This article reports an experimental study of drop transport phenomena in sprays. Three-dimensional characteristics of a research simplex atomizer (RSA) with and without atomizing air are measured to provide the benchmark database. Methanol flow rate and pressure are controlled at 1.26 g/s and 357 kPa, respectively. The atomizing air is supplied at a pressure of 3.57 kPa with an air-to-liquid mass ratio of 0.64. The performance of the spray with and without atomizing air is measured by a two-component phase Doppler particle analyzer (PDPA). Results show that the spray cone angle and Sauter mean diameter (SMD) decrease in the air-assist case. On the other hand, both axial and azimuthal velocity increase, while the radial velocity remains the same even under atomizing air condition. It is also found that SMD increases along the axial and radial directions for both cases. Analysis of the histogram data shows that the transport of part of the smaller drops from the outer region to the central region is the key process responsible for the SMD increase downstream. The drop transport phenomenon is further supported by the drop number density increase and higher velocity fluctuation at the spray central region in the downstream region. Comparison of the velocity profiles for both cases also shows that the transition length from a wake to a jet profile is shorter in the air-assist case. Furthermore, the axial, radial, and azimuthal velocity fluctuations of the dispersed phase (u′, v′, w′) increase in both the central region and the spray sheet in the air-assist case. However, it is found that this increase is due to the interaction between the droplet and the gas phases in the spray sheet but not due the velocity gradient mechanism as has been widely adapted in the shear layer flow problem.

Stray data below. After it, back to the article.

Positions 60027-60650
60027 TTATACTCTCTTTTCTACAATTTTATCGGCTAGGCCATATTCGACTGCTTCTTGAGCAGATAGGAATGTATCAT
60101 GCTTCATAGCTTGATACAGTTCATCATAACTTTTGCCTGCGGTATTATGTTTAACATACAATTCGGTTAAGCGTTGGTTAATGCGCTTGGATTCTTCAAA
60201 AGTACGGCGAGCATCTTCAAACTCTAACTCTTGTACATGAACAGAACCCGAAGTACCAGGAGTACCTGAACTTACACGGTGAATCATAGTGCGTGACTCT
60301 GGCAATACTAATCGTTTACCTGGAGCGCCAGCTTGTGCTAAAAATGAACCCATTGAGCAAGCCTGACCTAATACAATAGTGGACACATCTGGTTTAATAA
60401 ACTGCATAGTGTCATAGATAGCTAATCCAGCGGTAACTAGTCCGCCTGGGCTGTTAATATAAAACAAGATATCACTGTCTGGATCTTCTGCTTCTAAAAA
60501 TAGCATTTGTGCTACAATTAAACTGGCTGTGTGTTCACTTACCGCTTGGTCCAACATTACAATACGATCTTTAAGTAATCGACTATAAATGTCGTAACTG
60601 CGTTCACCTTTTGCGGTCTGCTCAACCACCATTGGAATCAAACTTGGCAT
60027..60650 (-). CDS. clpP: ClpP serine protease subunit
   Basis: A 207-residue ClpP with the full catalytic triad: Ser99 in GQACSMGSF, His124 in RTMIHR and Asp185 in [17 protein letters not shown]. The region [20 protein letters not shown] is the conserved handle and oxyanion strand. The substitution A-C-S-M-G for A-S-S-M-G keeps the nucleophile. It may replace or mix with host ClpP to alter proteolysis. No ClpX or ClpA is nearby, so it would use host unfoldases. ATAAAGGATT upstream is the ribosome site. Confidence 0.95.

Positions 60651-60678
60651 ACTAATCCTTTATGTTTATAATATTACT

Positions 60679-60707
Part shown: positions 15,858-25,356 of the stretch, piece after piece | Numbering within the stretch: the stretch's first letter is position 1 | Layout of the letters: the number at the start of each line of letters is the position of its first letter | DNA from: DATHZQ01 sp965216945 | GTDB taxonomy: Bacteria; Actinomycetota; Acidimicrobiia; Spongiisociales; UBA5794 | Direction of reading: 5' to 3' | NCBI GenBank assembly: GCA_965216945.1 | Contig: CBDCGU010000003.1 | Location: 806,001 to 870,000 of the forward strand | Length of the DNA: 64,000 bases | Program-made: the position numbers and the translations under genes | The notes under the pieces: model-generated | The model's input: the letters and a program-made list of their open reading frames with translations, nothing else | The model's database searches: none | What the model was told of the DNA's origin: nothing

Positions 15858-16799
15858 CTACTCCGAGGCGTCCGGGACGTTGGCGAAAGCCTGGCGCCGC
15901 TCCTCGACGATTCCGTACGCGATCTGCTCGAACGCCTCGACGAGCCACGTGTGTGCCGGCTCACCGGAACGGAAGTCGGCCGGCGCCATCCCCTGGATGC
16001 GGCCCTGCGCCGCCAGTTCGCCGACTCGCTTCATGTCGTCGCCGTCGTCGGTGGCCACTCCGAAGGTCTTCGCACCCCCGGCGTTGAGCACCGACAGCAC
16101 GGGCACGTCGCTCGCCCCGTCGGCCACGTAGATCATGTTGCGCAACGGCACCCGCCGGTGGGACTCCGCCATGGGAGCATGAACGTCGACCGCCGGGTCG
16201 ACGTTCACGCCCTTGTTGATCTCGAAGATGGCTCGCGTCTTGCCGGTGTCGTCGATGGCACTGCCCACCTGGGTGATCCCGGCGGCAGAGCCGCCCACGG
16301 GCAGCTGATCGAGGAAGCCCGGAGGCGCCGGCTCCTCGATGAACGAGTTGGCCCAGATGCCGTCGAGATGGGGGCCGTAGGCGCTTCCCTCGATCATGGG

All Science Journal Classification (ASJC) codes
- Chemical Engineering(all)